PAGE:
Jen Mulcahy, Right Care Right Time Right Place Programme Officer, mentioned that nobody was filling in the Consultation survey. A member of the public told her we are asking people to hold off until we give them advice based on proper information from the Clinical Commissioning Groups, made available to the public on the Right Care website. She seemed dumbfounded that there was a ground swell behind not filling them in. She later emailed:
“Please could you let me know where you think there are mistakes in the consultation document.”
CK999 is sending the Clinical Commisioning Groups as full a list as possible with this information and will copy in Jen Mulcahy. We would have done it sooner, but it has proved a time consuming task.
8) Wider context of the proposals
At the Tod drop in, two GPs on the Clinical Commissioning Group – Dr Caroline Taylor and Dr Nigel Taylor – said they saw the proposals as ways to fix things that are wrong with GP services but had no idea of the wider context of the proposals, ie NHS ENgland’s 5 Year Forward View/ Sustainability and Transformation Plans. They said the Sustainability and Transformation Plan was just the same as they’re already doing.
They didn’t explain that the 5 Year Forward View spells out NHS England’s plans for meeting the £22bn NHS funding gap that is predicted for 2020/21, if the NHS goes on operating as it did in 2015/16. This is the second wave of “efficiency savings” required by the government, the first being £30bn worth from 2011- 2015. There is information about this here, in the section headed Question 7 How much of the £22bn efficiency savings by 2020/21 required by the government is being provided by this reorganisation?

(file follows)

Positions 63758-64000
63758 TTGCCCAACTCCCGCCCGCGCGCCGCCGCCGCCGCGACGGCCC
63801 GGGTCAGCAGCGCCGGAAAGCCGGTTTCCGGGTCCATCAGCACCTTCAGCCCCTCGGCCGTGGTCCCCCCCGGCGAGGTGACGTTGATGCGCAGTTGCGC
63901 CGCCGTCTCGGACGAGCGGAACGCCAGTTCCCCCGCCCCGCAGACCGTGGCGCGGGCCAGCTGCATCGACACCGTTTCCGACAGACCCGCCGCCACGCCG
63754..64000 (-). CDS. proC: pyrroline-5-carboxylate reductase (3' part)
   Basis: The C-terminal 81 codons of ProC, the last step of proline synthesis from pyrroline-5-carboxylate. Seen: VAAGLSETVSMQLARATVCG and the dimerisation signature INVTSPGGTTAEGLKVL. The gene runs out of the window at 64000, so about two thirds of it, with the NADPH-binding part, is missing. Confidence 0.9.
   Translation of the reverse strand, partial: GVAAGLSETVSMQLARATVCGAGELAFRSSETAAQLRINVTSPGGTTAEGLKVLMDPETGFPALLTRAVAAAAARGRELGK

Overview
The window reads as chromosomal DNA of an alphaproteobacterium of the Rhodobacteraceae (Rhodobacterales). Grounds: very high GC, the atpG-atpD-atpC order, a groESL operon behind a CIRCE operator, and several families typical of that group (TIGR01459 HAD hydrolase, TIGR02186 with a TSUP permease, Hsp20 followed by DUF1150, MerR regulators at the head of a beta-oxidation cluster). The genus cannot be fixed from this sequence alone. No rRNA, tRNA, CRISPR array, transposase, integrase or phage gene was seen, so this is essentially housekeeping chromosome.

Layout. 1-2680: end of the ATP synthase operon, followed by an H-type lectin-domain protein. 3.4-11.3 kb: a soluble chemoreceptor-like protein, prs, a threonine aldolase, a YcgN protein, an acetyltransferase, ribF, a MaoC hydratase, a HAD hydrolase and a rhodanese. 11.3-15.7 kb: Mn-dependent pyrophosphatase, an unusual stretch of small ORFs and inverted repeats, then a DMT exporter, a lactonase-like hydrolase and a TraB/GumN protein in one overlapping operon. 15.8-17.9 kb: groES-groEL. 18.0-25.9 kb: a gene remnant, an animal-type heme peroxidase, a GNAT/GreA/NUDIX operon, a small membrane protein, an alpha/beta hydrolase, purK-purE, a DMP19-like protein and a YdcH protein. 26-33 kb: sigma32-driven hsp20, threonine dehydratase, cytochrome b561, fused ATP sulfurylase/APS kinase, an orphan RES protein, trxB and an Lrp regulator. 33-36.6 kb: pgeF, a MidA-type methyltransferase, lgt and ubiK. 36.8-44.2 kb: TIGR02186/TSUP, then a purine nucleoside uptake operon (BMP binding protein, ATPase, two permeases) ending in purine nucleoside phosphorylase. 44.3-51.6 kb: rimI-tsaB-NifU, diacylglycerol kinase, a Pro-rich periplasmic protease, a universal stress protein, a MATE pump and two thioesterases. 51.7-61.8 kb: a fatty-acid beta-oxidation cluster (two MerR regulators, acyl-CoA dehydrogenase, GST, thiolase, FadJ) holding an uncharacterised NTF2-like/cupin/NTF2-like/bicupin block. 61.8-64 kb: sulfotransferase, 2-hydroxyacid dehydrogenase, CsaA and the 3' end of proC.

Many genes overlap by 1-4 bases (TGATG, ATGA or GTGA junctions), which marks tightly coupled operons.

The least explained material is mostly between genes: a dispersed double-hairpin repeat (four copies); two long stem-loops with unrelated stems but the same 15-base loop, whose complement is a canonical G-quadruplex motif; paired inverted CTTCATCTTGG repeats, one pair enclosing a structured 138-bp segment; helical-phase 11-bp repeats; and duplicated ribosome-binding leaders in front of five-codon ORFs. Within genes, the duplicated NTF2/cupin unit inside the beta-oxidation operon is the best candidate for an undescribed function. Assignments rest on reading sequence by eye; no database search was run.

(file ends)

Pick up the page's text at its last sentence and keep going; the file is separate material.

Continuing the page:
The 5 Year Forward View proposes to make these savings by importing “new care models” and “modern workforce” practices from American private health companies like United Health (the previous employer of NHS England’s boss Simon Stevens) and selling off as much as possible of the NHS Estate.
Dr Caroline Taylor said that she expected the current plan would be the CCG’s submission for the Sustainability and Transformation Plan. She believed they were ‘ahead of the game’ nationally. On the national situation, Dr Caroline Taylor had no criticisms of NHS England or the Five Year Forward Plan.
The Taylors were also very positive about the working relationships built with the Council etc through the Vanguard.
At the start of this year, NHS England required all areas to outline Sustainability and Transformation Plans in order to identify how they will fast track the implementation of the 5 Year Forward View. Sustainability and Transformation Plans require all providers and commissioners of NHS and social care services in every area to come up with plans for how their local services will fit in with a regional Sustainability and Transformation Plan, based on one of 44 footprints.
Each footprint will have to make sure that the sum of individual areas’ plans stick within the allocated budget ie it will no longer be possible to go into deficit. To make this happen, services will have to be provided on a regional rather than local basis; the Sustainability and Transformation Plans therefore aim to devolve the NHS without the formal process and title of devolution. If NHS England doesn’t agree with the footprint STP plans they will take control of them.